It’s all about timing when it comes to taking your blood pressure medication according to a new Spanish study. The study has determined that the difference between daytime and nighttime could actually impact whether or not you develop type 2 diabetes.
Two large scale studies recently examined the impact of sleep-time blood pressure on new-onset diabetes risk.
At the moment, the Centers for Disease Control and Prevention (CDC) state that approximately 1 in 3 adults in the United States have high blood pressure – that is around 70 million people! To add to this problem, only 52% of those people have control over their condition. This instability can lead to a metabolic syndrome, a collection of disorders, such as increased risk of heart disease, stroke and diabetes. It can be difficult to manage one condition let alone multiple other medical conditions.
The study used the measurement of blood pressure to help determine new-onset diabetes. It investigated 2,656 individuals with varying blood pressure levels, many of which did not have diabetes at the beginning of the study. They then followed up nearly six years later and 190 participants had developed type 2 diabetes. Interestingly, it found that sleep-time blood pressure levels were an indicator of the development of diabetes. The researchers therefore suggest that lowering sleep-time blood pressure would be a new concept for helping to lower the risk of new-onset diabetes.
The second study sought to understand the link between taking hypertension medication before sleeping rather than in in the morning. This study looked at 2,012 people with high blood pressure and they were randomly assigned to take their medication in the morning or at bedtime.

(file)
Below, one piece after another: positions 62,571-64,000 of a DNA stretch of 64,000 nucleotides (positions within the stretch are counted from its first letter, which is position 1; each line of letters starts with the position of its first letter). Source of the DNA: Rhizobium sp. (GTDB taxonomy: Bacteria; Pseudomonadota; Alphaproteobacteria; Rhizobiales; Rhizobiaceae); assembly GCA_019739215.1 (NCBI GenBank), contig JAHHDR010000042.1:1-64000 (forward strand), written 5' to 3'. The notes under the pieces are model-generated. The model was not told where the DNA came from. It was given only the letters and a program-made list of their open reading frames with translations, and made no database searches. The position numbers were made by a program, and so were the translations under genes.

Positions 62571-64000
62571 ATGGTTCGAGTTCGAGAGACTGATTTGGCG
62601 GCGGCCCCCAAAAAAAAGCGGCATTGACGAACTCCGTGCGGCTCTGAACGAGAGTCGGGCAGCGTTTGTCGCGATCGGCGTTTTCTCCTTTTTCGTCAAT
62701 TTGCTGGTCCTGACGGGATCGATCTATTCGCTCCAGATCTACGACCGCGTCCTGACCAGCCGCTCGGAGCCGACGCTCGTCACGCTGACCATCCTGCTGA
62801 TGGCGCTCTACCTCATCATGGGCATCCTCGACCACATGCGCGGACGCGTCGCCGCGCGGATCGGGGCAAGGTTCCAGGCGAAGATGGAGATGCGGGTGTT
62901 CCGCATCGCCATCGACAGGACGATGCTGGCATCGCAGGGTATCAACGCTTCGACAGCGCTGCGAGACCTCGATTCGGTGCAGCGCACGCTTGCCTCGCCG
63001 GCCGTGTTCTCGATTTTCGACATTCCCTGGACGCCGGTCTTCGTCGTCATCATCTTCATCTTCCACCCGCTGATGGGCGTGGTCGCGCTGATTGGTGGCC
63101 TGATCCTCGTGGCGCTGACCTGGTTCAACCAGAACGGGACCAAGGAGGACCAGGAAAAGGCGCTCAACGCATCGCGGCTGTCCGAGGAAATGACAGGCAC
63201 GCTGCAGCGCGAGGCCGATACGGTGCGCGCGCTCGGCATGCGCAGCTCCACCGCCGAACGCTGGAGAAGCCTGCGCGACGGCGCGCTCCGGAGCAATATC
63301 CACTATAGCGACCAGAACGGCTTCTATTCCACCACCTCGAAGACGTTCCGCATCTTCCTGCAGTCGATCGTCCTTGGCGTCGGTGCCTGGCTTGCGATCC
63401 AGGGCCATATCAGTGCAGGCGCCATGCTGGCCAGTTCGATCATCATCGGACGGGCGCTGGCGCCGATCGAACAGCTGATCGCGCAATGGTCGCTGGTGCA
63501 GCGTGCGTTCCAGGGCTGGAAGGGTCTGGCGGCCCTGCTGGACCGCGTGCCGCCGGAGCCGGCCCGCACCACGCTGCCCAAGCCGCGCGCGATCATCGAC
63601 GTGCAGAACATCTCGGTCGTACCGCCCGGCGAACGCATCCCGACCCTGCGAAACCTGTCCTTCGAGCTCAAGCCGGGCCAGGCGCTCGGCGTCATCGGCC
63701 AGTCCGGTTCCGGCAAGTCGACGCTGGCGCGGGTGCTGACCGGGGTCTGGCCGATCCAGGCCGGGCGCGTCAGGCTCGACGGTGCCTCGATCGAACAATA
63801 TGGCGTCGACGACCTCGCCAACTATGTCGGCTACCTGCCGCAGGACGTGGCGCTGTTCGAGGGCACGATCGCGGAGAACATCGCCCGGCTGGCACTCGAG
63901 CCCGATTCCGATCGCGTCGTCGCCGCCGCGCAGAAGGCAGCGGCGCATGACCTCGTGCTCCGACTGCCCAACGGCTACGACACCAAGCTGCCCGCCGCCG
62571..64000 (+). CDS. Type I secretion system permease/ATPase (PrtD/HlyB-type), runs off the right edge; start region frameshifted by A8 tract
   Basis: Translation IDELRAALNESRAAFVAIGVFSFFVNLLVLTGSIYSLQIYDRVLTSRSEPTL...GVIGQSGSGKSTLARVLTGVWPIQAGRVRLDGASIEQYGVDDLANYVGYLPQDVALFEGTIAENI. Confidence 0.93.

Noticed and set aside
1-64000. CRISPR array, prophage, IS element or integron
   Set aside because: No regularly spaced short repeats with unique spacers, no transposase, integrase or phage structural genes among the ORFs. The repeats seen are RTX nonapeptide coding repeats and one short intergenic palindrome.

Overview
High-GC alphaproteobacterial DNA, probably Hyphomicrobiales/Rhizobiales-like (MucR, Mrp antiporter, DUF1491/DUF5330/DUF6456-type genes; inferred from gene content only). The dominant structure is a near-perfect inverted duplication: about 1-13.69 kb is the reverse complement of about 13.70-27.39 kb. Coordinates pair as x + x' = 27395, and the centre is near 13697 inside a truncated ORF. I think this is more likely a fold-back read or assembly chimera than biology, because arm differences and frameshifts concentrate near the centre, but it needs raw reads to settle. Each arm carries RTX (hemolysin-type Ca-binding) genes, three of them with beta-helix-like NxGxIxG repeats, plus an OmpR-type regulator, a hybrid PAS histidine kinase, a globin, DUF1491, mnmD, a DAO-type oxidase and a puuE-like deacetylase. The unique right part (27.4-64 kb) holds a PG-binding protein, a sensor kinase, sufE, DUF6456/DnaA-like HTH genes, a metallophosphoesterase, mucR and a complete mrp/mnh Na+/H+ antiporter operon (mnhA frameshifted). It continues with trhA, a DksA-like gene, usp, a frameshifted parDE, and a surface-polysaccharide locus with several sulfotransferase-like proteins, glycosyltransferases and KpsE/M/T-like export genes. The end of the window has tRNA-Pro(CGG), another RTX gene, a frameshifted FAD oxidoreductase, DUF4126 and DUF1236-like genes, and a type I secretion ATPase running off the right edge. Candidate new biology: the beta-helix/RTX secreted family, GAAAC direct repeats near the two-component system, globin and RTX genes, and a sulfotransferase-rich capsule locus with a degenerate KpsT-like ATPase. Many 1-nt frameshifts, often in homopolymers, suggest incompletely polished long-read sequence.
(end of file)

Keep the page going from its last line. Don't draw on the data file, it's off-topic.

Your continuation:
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There were no participants with diabetes at the start of this study and again the researchers tracked the participants over 6 years. They found that 171 participants developed type 2 diabetes. However, those who took their medication before bedtime had a much lower average sleep-time blood pressure and a greater sleep-time relative blood pressure decline compared to the participants who took the medication in the morning.
Overall, the study determined that the risk of new-onset type 2 diabetes decreased by 57% in those participants who took medication at bedtime.
So, does this mean that the ideal time for blood pressure treatment is at night? The study results do indicate that ingesting hypertension medication at bedtime does have its benefits.
Tell us, do you suffer from high blood pressure? Did you find these findings interesting?